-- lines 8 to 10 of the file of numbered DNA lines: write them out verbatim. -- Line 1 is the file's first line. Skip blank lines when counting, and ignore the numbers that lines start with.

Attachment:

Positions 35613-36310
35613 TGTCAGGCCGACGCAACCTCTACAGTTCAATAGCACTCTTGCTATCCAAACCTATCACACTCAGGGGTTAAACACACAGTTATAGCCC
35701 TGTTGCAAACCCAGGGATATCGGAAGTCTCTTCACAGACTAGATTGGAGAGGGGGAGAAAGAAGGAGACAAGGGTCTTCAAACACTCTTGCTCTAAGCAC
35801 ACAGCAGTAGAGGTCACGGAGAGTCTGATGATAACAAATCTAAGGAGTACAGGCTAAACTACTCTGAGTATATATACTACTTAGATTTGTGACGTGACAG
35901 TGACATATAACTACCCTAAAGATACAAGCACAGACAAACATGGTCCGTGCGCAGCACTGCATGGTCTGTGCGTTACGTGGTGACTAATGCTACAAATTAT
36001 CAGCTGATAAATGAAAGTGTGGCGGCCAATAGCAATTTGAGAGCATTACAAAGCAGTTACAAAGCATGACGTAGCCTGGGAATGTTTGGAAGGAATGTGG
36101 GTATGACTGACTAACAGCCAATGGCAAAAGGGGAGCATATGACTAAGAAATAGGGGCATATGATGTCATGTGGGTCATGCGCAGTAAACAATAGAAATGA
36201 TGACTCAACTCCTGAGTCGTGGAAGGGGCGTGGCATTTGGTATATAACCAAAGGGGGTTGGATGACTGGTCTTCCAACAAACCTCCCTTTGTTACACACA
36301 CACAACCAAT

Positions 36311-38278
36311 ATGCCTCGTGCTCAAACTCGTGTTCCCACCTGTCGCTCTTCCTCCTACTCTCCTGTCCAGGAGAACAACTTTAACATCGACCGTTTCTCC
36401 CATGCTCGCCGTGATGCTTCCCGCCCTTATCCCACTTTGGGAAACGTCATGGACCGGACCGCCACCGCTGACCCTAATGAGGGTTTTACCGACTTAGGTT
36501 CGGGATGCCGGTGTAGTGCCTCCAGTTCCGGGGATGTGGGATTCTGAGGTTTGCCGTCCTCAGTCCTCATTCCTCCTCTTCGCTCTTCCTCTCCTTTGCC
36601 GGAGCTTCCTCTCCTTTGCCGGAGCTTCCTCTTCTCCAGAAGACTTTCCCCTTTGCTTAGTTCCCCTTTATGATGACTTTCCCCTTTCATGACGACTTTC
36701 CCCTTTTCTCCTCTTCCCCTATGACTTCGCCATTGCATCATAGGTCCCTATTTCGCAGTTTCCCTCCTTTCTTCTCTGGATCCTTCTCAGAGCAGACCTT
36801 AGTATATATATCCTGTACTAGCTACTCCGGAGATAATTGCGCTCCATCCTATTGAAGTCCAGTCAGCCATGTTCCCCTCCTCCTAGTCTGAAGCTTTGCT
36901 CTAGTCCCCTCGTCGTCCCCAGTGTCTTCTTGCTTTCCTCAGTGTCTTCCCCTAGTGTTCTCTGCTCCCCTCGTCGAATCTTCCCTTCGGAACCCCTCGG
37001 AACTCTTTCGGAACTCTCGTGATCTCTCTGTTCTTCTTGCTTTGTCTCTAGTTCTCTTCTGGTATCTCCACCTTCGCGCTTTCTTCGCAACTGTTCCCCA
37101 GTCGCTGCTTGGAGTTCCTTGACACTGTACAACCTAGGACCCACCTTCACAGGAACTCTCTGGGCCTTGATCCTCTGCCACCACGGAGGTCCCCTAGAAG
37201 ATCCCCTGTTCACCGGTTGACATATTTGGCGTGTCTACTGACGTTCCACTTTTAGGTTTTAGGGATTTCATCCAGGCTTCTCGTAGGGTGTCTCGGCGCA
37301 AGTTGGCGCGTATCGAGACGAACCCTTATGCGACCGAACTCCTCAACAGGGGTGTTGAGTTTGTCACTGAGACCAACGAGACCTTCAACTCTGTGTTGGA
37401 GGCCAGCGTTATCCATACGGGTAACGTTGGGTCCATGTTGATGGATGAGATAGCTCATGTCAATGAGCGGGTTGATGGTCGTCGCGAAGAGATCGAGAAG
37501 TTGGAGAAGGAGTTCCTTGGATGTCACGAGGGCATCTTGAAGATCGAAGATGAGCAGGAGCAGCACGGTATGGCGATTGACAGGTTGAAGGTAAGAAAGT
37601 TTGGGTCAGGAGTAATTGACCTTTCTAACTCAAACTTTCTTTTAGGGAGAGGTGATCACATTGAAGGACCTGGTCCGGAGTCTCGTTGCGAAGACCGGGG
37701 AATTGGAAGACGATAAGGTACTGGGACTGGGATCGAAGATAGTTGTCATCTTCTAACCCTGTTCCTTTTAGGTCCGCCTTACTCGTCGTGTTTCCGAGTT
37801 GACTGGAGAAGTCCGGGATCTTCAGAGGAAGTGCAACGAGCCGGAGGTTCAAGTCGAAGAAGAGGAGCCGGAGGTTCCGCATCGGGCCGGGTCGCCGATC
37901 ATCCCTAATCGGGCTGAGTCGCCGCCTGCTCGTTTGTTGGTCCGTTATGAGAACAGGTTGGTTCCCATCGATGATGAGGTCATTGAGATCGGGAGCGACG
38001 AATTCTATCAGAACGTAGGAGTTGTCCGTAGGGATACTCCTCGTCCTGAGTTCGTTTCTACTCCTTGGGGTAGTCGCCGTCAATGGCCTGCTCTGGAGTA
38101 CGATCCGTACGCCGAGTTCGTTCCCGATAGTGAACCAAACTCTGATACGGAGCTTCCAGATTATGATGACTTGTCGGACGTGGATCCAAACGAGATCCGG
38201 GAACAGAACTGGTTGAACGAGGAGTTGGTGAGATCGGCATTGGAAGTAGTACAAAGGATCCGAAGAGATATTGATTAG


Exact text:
36201 TGACTCAACTCCTGAGTCGTGGAAGGGGCGTGGCATTTGGTATATAACCAAAGGGGGTTGGATGACTGGTCTTCCAACAAACCTCCCTTTGTTACACACA
36301 CACAACCAAT

Positions 36311-38278